I then hike until maybe an hour before dusk or so, making sure I get to a decent camp in time to set up and eat in some sort of light, then after dinner and a few quick chores ("chores" amount to about 15-20 minutes a day, tops), I read an hour or so before crashing. In the summer, this amounts to maybe 11 hours of hiking, in the spring/fall, 8-10, but basically I'm hiking non-stop from an hour after first light to an hour before full dark, something like that.

    So, even though I hike slowly, I tend to do fairly big miles on average. Again, this was just my own Modus Operandi (and my wife's as well) for hiking the Appalachian Trail.

  5. #5
    Registered User KDogg's Avatar
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    Default

    I would get up around 0600 and start breakfast and then pack up. I was hiking by 0700. In general I took a couple long breaks, one in the morning and one after lunch, of 10-20 minutes and a lunch break of 40-60 minutes. I would make it to my destination for the night between 5pm and 7pm depending on distance and terrain. My distance would vary between 15 and 20 miles (we were doing closer to 10 in some portions of the Whites). Was usually in bed before dark.

  6. #6
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    12-28-2015
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    Default

    I usually get up as soon as it starts to get light and will be off for hiking when its really daylight, maybe 1/2 or 3/4hrs later.
    Even as I don't take anything for breakfast it takes a surprisingly long time to get everything ready in the mormning - maybe I'm just stiff&slow in the morning, or don't have enough practice.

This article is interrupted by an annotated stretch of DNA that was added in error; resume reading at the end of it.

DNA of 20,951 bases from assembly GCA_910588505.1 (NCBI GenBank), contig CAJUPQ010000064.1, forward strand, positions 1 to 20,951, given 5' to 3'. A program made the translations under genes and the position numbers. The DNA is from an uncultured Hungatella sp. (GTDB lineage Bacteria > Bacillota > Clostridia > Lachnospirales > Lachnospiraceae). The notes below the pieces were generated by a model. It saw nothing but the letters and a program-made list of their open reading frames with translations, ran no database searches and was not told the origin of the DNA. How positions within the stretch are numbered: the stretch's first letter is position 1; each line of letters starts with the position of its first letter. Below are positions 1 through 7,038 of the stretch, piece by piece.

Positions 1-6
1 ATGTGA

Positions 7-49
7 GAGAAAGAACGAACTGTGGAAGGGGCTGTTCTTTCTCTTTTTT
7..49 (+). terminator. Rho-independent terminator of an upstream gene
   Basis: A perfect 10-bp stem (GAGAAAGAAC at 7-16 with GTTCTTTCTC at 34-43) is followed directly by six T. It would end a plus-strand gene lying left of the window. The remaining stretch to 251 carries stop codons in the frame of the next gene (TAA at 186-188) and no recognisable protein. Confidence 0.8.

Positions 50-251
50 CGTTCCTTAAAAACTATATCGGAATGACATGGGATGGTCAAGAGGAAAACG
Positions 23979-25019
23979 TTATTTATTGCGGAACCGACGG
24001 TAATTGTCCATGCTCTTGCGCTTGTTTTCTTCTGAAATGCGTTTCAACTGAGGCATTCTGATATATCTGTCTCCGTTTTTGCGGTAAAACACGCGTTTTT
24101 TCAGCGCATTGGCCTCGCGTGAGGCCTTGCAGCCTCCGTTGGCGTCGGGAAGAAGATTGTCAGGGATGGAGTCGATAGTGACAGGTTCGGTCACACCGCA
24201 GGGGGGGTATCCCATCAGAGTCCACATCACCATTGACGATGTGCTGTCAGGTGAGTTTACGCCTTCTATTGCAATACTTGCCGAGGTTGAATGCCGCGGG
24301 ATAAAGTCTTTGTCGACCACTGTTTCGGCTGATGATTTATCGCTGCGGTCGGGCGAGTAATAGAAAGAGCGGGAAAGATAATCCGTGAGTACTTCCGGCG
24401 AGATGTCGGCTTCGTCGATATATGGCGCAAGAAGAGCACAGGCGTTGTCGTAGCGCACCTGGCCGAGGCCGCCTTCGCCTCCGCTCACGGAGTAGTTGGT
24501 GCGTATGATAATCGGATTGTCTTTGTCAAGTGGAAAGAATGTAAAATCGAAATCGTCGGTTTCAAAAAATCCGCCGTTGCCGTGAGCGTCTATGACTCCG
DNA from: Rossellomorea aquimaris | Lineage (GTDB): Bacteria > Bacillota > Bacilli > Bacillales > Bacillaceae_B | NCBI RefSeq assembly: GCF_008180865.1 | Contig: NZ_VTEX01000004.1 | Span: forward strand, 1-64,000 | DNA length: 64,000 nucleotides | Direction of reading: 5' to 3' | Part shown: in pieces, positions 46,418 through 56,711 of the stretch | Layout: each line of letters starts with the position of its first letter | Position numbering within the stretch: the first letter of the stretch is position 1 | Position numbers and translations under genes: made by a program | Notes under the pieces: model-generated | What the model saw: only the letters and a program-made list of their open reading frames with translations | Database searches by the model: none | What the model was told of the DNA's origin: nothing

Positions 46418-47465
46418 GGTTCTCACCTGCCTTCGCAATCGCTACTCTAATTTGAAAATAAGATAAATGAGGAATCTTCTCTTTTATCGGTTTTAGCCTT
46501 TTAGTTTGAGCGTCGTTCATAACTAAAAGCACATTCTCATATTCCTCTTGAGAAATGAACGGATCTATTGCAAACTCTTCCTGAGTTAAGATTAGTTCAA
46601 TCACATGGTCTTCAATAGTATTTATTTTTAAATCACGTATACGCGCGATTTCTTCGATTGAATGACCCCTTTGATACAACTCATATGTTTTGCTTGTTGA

I hike in the cool morning for a few hours until I find a nice spot for a late breakfast, which I take my time for, spreading out bag and tent in the sun (if there is any).
    Will take at least another longer break in the early afternoon (more breaks in high summer).
    Usually I have a pretty good idea where I want to spend the next night and aim for this spot, but the body is telling me when its time to stop for the day anyway. I never will try to push for more after some bad experience.
    Usually my hikes are pretty strenuous (heavy pack and big elevations) and after 10hrs the latest I'm done.
    There is plenty time for camp chores, but sometimes lack of energy to really do them. Will creep into the bag very early.
    If there is some washing of clothes or repairing of stuff to be done I try to do this during one of the breaks along the day.

  7. #7

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    I typically plan a 13 hour hiking day which includes an hour lunch and a few 10-20 minute breaks through out the day. I normally stop around 7:30-7:45pm to camp with the goal of being in bed by 9pm.
    If I cleanup, it's done at bed time unless I was at a lake earlier. In which case I did so whenever I arrived at the lake. If I'm going to dry stuff out, I prefer to do so during my long lunch break.

  8. #8